Reviewed: Novmeber 13, 2005
Released: September 30, 2005
Midway is easily one of the top companies when it comes to gore and violence. And while this wonít have the boys in Stockholm knocking on their doors with a Nobel Prize in hand, it does afford them a certain respect commensurate with their experience and Ė more importantly - notoriety. So itís no surprise that they made a game, now a burgeoning franchise, that involves the horrors of incarceration and the nature of evil in the criminal mind.
The Suffering games chronicle the life and (hard) times of a man named Torque, who is introduced to us while on death row in a maximum security island prison. Apparently things took a turn into Silent Hill territory around the time of his execution with the assault of a sickening cadre of ghoulish prisoners that were literally manifestations of their own dark crimes and personalities. Weíre talking junkies that had hypodermic needles for legs and whatnot. Weird stuff.
Anyway, The Suffering: Ties That Bind picks up where the first game left off, as Torque struggles to deal with his inner demons and to find out what happened to the family he doesn't remember killing (for which he was condemned). And anyone whoís played the first game knows all about Torque's inner demon.
Like the aforementioned Silent Hill, youíre dealing with a popular genre that seems to show no signs of waning in the publicís hearts. Not hard to believe when every other movie seems to be a horror movie like The Ring or The Grudge. Come to think of it, The Suffering makes for a great title, eh? Games like these rely on the unsettling nature of the locations and the horrifying visage of each nightmarish creature around every dark corner for their blood and butter. I mean bread and Ė oh, never mind.
Naturally, Midway wanted to keep what worked in the original game while adding new elements based on whatever feedback one assumes they solicited. So, the question is, did they avoid the sophomore jinx? Not really, Iím sorry to say. The interesting parts of the first story are overwrought in this sequel, making for a game thatís scary to play in all of the wrong ways.
One of the primary scare tactics of the first game was the use of Torqueís hallucinations which happened at the perfect moment, making you wonder if what you were seeing was real or Torqueís guilt plaguing him. In Ties That Bind, the hallucinations seem to come every time you enter a new room, which causes a lot more confusion than should be happening. There are times when it actually interferes with you defending yourself, and Iím not talking about something thatís part of the gameís design. Iím talking about a problem with the PC loading up the event and playing it while youíre getting attacked from out of nowhere by an enemy you canít locate, since the areaís so dark and grungy.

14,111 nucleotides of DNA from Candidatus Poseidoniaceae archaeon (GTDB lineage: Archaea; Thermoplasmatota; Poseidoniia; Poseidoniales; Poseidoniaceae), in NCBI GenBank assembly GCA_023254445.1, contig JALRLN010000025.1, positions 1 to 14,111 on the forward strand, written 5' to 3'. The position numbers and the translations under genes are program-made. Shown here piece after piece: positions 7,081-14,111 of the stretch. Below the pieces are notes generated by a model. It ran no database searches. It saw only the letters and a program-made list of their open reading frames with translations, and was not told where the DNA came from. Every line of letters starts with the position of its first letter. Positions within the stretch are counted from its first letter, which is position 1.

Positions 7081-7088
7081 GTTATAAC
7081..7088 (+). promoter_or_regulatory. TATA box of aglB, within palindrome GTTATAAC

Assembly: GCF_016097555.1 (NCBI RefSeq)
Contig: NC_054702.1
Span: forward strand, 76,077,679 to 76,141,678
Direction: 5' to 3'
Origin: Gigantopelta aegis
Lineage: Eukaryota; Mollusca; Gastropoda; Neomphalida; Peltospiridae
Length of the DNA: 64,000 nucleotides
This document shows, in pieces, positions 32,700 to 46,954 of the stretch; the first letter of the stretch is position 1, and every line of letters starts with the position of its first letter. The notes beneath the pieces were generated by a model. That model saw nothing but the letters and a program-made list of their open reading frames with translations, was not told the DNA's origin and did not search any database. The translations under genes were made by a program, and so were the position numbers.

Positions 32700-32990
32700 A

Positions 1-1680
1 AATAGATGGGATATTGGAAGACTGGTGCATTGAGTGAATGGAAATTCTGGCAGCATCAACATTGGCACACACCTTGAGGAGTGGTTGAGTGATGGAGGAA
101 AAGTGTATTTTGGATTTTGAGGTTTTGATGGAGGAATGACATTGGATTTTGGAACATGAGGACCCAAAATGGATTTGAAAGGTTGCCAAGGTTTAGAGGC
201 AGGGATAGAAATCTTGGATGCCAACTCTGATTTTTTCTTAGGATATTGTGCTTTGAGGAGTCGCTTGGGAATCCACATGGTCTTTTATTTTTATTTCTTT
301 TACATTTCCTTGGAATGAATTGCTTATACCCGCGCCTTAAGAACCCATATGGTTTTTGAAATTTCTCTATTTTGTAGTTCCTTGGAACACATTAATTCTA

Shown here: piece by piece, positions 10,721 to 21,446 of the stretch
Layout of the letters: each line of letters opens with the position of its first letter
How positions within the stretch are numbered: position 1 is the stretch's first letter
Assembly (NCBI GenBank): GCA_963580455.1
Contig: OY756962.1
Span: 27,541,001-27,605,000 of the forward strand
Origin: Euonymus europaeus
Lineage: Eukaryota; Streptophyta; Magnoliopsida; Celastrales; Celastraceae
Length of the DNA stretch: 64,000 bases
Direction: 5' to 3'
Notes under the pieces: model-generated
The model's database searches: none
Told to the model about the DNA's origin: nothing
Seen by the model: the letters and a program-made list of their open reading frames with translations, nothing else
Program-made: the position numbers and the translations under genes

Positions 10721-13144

Near the beginning of the game itís especially bad as nearly every hallway triggers ominous voices and visions that are supposed to be clues to Torqueís past and ultimately his future, but for the life of me I couldnít make heads or tails of a lot of it. Itís like a perverse version of the Itís A Small World ride at Disneyland. You just sit and watch and listen but donít participate, and ultimately it feels like a waste of time.
Thankfully, thereís a nice variety of weapons to choose from - something every game of this type needs - which always makes for an interesting time when youíre on the run from evil. Just about every kind of nasty explosive and blunt object you can think of makes an appearance at some point or another for the liberal destruction of your eerie locality.
Each weapon satisfies well enough in this game, but the distinct lack of available ammo is frustrating. All too often you end up running for cover as your life drains away from enemy attacks while hoping you'll pop into demon mode. Certainly the demon mode is fun, but when it becomes the only way to get through certain areas not related to pivotal events in the game, it gets kind of silly if somewhat exhilarating.
The enemy AI is bit dodgy as well, with attacks that come from too many places at once, causing you to have to whip around constantly to get your bearings as shot after shot eats away at your life bar. In part this is due to the overly dark and grimy textures. I mean, I know it's a dirty part of Baltimore, with sewers and run-down tenements, but when everything washes together with the monsters scuttling about, it gets disorienting in a way that doesn't help game play.